About the CWCC
1. Who are The Catherine Wheel?
If you were a fan of British indie music in the early 1990s, you might remember a 1992 radio hit called “Black Metallic.” The Catherine Wheel, a band from Great Yarmouth, England, followed up this offering with other singles in the 1990s, including “Balloon,” (from Ferment), “Crank” (from Chrome) “Waydown” and “Judy Staring at the Sun” (from Happy Days) and “Delicious” (from Adam and Eve). Known initially as a “shoegaze” band, CW moved further from that sound with each album. The band enjoyed minor commercial success and MTV visibility, especially in the Happy Days era, but its permanent fanbase remained relatively small. In 2001, the band took a hiatus, which now appears to be permanent.
During their active years, the band toured and recorded with such diverse acts as Slowdive, Blur, Echo and the Bunnymen, The Smashing Pumpkins, The Charlatans UK, Belly, The House of Love, Tim Friese-Greene, INXS, Jeff Buckley, Live, Buffalo Tom, Geneva and Tracy Bonham. In addition to releasing five studio albums, an album of b-sides and nearly two dozen singles, the band covered songs by Sebadoh, Mission of Burma, Scott Walker, Pink Floyd and many others.
CW band members included Rob Dickinson (vocals and guitar), Brian Futter (guitar and vocals), Neil Sims (percussion and vocals), Dave Hawes (bass 1990-99), Ben Ellis (bass and vocals 2000-01). Peter Whitaker joined as a touring keyboardist in the latter half of the band’s career. Merck Mercuriadis, then of Sanctuary Management Group, took an active role as the band’s manager and promoter.
Most of the band members are still active on social media, and there have been mostly unsubstantiated rumors about a possible reunion. If you’re interested in the further adventures of the band members, check out the Myspace page devoted to Rob Dickinson’s 2005 solo album, and listen to music by 50ft Monster (Brian and Neil’s side project), if you can find it.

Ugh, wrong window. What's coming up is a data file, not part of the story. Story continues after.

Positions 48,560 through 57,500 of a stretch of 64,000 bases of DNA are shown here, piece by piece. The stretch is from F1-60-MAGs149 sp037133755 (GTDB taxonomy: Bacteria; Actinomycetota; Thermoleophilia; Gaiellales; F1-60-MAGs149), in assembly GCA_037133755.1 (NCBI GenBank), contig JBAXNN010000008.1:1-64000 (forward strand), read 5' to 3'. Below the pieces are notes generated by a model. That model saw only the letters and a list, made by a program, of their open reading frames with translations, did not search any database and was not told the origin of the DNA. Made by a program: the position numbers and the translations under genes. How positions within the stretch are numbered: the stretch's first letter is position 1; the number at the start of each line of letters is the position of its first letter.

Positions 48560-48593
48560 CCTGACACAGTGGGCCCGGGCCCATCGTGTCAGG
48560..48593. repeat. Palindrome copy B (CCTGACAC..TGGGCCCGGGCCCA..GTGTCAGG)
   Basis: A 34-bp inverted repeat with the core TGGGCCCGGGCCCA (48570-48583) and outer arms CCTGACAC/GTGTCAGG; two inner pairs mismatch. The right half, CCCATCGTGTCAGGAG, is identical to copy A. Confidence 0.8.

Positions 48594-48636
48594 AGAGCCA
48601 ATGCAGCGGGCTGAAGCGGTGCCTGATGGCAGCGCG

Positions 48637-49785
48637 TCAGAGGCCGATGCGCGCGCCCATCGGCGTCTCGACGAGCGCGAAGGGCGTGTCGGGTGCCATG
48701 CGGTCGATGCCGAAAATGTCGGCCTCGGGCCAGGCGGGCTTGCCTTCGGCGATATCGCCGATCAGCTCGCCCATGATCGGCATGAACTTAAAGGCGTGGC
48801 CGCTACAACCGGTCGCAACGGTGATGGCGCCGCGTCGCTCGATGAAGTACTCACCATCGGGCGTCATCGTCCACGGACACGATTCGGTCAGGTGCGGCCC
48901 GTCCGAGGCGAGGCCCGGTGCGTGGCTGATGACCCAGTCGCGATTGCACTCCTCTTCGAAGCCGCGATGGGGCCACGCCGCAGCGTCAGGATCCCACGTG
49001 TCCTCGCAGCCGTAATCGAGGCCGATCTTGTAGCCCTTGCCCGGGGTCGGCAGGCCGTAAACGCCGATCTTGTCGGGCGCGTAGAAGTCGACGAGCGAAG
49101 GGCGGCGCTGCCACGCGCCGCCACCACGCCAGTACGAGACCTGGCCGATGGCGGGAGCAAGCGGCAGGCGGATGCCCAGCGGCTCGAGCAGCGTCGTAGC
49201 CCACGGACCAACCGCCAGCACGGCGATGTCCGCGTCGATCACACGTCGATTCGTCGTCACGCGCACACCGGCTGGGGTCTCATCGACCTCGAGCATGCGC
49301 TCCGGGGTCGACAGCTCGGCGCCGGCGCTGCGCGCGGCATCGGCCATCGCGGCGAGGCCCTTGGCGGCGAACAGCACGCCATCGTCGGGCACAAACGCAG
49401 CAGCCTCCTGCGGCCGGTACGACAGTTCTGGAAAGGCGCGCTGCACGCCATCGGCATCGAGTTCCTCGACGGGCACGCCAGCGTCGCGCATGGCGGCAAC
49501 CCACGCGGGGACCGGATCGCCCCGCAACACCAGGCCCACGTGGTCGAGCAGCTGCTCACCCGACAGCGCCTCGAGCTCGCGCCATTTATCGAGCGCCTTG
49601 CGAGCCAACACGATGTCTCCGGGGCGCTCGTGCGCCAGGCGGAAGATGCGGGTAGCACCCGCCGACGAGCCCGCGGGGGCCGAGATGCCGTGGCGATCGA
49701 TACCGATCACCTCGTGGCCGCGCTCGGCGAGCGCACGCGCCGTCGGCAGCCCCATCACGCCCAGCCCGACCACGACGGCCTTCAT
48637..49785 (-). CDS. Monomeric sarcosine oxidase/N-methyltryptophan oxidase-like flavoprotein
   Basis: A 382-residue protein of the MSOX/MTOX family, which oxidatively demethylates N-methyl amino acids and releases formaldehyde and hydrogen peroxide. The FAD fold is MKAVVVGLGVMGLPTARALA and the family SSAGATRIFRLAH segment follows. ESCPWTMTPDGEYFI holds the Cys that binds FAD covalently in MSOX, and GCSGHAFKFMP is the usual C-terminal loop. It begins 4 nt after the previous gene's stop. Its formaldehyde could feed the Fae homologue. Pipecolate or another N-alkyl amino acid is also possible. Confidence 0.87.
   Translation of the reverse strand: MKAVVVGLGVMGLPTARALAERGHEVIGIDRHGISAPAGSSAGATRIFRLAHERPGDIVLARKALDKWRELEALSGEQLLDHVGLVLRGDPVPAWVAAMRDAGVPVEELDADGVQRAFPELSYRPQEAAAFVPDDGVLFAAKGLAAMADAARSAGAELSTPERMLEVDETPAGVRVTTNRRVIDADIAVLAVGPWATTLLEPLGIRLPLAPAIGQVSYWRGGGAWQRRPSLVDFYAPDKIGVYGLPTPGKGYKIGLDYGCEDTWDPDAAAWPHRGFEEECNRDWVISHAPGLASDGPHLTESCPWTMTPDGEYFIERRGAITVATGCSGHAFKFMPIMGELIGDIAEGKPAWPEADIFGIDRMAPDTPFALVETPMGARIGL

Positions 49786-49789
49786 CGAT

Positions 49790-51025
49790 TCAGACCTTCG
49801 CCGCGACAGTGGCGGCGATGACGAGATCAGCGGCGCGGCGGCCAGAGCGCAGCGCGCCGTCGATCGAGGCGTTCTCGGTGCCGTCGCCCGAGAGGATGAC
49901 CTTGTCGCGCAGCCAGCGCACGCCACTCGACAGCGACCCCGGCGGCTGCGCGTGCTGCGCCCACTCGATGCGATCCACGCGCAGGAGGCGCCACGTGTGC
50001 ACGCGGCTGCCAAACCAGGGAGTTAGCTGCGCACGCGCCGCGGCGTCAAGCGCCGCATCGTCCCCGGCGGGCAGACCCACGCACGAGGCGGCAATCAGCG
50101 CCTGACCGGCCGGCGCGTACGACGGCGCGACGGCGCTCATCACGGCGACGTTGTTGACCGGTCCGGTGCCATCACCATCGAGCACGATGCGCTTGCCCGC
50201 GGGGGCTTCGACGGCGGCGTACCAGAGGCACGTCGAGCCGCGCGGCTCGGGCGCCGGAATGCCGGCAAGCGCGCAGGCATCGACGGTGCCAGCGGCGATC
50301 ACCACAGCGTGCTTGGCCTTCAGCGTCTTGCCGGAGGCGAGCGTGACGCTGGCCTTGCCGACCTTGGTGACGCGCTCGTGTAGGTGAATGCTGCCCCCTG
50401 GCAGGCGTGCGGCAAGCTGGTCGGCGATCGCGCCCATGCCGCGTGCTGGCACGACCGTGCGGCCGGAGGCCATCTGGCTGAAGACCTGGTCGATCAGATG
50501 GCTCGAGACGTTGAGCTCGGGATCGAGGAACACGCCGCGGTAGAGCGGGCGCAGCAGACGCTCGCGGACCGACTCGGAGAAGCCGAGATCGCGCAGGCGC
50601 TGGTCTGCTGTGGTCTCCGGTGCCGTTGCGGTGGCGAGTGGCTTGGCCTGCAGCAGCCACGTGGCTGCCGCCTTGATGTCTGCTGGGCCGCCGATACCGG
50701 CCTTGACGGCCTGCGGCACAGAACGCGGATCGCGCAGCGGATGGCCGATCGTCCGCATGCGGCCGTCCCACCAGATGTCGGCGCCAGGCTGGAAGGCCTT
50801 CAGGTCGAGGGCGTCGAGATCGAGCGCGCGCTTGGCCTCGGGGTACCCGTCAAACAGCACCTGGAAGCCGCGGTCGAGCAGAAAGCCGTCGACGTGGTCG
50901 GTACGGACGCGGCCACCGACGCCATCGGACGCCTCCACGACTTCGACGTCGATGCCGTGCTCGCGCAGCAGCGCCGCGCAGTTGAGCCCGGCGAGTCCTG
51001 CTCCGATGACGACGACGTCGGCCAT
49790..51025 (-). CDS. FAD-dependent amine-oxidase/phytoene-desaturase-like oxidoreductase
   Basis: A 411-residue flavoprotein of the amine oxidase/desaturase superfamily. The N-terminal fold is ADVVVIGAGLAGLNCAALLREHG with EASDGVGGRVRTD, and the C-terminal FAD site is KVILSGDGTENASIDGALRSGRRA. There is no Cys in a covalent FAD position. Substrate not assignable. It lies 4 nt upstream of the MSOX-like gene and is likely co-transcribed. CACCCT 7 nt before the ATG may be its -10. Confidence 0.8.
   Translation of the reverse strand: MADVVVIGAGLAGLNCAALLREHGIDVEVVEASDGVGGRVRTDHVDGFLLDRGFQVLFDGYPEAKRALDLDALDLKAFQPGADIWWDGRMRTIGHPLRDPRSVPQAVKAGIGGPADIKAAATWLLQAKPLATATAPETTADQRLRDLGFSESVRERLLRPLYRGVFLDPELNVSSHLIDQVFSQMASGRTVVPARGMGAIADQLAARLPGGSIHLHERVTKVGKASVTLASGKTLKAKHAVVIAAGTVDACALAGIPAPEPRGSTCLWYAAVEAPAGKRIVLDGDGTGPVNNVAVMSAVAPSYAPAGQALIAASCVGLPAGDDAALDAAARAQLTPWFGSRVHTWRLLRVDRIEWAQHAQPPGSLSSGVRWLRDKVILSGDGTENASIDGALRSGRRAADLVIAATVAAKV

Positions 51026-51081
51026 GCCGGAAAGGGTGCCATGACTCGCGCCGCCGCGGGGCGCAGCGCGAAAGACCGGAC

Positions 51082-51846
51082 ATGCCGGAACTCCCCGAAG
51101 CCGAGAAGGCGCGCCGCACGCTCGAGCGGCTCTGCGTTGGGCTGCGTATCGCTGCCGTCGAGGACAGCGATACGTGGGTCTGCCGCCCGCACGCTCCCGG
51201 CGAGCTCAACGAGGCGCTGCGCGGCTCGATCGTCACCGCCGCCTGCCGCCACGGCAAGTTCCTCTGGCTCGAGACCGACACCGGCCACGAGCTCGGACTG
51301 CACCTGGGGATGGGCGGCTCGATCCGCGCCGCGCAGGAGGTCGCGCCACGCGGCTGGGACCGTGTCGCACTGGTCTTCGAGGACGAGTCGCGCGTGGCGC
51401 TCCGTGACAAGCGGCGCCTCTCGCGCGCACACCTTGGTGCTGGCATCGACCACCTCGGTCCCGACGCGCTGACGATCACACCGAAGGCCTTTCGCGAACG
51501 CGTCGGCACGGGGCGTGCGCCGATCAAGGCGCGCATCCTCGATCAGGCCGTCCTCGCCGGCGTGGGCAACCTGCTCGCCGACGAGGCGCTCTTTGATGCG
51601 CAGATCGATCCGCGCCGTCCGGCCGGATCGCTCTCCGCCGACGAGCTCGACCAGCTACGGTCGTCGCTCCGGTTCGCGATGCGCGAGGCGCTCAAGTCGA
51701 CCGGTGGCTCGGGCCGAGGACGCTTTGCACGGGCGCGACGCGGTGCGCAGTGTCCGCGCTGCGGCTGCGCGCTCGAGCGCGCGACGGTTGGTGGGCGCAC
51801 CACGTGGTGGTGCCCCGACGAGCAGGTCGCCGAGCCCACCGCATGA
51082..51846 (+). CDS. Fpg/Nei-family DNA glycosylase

2. What is the Catherine Wheel Cover Compilation?
The Catherine Wheel Cover Compilation is a large collection of Catherine Wheel cover songs submitted by fans of the band. Originally conceived as a professionally-produced multi-CD set, it is now a compilation on the Web.
The project was started in August 2000, shortly after the band’s North American tour in support of Wishville. Four members of Texture, the Catherine Wheel email list, have been involved from the beginning: Jeff Elbel (El Segundo, CA), Heather Parsons (Tucson, AZ), Marsh Portmann (San Jose, CA), and Aaron Tapscott (Bellingham, WA). Mike Garcia (Portland, OR) joined as webmaster later in the year, and Dan Loeffelbein (Stockton, CA) was selected to do the cover art in a Spring 2001 contest.